UNHCR, the UN refugee agency, has sent shelter and household supplies including 600 tents and 1,200 solar lamps to support around 4,200 survivors, spokesperson Shabia Mantoo told a briefing in Geneva.
UNHCR has deployed staff who will arrange shelters for people who have been left homeless and set up supply hubs to ferry aid from the capital Kabul, she said, adding there was also a serious risk of waterborne diseases.
Several thousand homes were destroyed or damaged by the quake, Mohamed Ayoya, UNICEF Representative to Afghanistan, told the same briefing.
"Children and adolescents are extremely vulnerable and at high-risk of family separation, emotional and psychological distress, abuse and exploitation, and other forms of violence," he said.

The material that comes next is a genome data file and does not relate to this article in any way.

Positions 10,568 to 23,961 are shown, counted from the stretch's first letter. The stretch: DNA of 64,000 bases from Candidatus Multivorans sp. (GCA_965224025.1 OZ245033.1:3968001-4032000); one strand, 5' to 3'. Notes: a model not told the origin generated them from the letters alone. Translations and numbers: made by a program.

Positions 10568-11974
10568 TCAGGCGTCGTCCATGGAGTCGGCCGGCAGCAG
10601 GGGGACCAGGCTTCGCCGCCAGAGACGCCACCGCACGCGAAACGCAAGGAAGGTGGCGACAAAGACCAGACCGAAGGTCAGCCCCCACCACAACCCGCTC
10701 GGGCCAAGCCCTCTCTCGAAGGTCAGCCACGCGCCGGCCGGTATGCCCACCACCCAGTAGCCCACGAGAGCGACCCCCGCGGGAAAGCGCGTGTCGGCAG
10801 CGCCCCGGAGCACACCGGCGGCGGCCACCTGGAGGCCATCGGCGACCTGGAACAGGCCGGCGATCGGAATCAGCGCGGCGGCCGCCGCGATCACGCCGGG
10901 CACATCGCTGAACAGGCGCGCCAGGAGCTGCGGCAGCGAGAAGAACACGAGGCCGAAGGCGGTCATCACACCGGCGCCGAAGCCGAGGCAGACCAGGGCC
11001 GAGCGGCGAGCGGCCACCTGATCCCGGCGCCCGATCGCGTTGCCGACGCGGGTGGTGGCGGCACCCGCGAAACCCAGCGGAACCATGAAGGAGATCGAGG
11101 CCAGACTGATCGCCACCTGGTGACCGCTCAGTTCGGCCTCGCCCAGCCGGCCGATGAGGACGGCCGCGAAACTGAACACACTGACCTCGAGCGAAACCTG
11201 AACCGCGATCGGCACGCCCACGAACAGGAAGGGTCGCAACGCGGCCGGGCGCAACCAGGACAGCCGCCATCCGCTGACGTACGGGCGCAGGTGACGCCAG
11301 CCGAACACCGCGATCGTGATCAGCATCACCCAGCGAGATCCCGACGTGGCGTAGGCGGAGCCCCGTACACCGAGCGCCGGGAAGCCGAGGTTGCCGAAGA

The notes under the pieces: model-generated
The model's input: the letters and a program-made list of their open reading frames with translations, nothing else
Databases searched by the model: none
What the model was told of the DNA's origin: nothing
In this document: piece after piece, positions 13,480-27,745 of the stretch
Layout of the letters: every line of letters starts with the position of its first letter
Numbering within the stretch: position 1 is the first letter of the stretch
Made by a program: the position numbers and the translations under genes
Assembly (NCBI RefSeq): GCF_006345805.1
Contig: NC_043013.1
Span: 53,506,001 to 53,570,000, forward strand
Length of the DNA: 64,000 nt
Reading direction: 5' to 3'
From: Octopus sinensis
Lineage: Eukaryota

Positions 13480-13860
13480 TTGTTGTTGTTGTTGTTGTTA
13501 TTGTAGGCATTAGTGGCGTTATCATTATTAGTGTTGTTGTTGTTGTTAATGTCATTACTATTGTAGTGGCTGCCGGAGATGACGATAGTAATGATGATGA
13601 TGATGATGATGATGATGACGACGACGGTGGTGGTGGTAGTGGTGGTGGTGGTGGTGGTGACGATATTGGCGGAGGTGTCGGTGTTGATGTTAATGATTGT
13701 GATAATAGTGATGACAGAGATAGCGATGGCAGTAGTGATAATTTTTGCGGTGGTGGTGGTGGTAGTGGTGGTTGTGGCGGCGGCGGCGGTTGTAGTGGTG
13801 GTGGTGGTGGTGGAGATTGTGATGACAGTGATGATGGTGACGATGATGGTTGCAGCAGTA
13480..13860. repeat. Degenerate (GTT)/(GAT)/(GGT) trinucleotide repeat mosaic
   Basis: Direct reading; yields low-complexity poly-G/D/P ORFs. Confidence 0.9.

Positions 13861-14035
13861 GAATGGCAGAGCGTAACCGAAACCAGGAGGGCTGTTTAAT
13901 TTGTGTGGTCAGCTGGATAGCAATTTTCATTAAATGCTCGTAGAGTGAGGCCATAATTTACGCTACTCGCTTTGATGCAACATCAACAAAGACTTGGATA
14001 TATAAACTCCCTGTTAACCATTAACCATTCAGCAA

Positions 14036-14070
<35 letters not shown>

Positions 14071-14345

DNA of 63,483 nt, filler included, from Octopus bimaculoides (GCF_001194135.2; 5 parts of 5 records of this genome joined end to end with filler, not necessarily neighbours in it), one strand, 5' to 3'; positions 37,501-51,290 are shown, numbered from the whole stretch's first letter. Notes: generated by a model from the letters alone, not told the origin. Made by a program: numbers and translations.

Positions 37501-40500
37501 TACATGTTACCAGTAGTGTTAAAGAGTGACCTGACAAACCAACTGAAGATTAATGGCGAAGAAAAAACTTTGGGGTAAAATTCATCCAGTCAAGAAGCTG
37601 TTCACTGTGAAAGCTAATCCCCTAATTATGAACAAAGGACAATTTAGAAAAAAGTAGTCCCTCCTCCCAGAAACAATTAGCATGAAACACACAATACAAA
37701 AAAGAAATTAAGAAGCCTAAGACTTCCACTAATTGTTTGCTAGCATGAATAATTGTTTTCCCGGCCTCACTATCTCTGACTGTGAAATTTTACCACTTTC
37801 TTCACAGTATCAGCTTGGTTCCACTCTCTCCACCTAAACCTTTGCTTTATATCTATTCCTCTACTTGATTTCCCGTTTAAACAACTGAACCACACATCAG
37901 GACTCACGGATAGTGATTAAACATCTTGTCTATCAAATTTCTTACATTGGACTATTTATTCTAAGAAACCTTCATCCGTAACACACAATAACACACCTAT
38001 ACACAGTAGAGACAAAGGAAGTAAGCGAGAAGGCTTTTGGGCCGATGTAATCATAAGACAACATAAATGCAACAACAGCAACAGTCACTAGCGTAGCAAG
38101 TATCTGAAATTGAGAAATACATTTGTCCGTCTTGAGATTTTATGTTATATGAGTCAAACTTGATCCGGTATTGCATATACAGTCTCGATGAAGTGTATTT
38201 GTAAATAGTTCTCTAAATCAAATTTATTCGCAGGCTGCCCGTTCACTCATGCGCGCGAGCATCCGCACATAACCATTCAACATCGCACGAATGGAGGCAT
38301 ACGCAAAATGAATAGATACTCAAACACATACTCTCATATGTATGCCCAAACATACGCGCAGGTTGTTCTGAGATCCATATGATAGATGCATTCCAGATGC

The magnitude 6.1 earthquake struck early on Wednesday about 160 km (100 miles) southeast of Kabul, in arid mountains dotted with small settlements near the border with Pakistan.
Poor communications and a lack of proper roads are hampering relief efforts in a country already grappling with a humanitarian crisis which has deteriorated since the Taliban took over last August. Authorities have ended the search for survivors.